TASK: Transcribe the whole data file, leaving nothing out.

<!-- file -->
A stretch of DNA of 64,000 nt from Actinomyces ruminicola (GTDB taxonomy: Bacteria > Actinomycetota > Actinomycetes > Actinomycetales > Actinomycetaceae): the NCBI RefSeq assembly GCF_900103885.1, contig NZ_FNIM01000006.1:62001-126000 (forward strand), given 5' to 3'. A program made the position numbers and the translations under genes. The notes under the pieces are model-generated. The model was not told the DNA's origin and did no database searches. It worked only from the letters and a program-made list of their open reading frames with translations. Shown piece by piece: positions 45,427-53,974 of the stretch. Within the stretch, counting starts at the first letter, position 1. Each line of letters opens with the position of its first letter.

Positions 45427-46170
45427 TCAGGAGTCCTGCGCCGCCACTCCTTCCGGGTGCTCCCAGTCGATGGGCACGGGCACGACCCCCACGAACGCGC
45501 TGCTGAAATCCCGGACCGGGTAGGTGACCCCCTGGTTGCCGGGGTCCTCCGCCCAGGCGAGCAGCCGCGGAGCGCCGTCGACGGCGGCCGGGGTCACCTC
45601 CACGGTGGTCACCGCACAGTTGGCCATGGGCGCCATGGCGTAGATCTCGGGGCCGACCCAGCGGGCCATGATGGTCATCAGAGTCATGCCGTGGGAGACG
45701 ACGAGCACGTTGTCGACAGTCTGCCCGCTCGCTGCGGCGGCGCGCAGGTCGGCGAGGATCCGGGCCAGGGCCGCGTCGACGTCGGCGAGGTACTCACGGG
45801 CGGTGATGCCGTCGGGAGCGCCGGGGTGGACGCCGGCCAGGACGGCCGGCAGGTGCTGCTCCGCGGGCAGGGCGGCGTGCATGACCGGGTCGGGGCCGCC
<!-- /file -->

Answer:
A stretch of DNA of 64,000 nt from Actinomyces ruminicola (GTDB taxonomy: Bacteria > Actinomycetota > Actinomycetes > Actinomycetales > Actinomycetaceae): the NCBI RefSeq assembly GCF_900103885.1, contig NZ_FNIM01000006.1:62001-126000 (forward strand), given 5' to 3'. A program made the position numbers and the translations under genes. The notes under the pieces are model-generated. The model was not told the DNA's origin and did no database searches. It worked only from the letters and a program-made list of their open reading frames with translations. Shown piece by piece: positions 45,427-53,974 of the stretch. Within the stretch, counting starts at the first letter, position 1. Each line of letters opens with the position of its first letter.

Positions 45427-46170
45427 TCAGGAGTCCTGCGCCGCCACTCCTTCCGGGTGCTCCCAGTCGATGGGCACGGGCACGACCCCCACGAACGCGC
45501 TGCTGAAATCCCGGACCGGGTAGGTGACCCCCTGGTTGCCGGGGTCCTCCGCCCAGGCGAGCAGCCGCGGAGCGCCGTCGACGGCGGCCGGGGTCACCTC
45601 CACGGTGGTCACCGCACAGTTGGCCATGGGCGCCATGGCGTAGATCTCGGGGCCGACCCAGCGGGCCATGATGGTCATCAGAGTCATGCCGTGGGAGACG
45701 ACGAGCACGTTGTCGACAGTCTGCCCGCTCGCTGCGGCGGCGCGCAGGTCGGCGAGGATCCGGGCCAGGGCCGCGTCGACGTCGGCGAGGTACTCACGGG
45801 CGGTGATGCCGTCGGGAGCGCCGGGGTGGACGCCGGCCAGGACGGCCGGCAGGTGCTGCTCCGCGGGCAGGGCGGCGTGCATGACCGGGTCGGGGCCGCC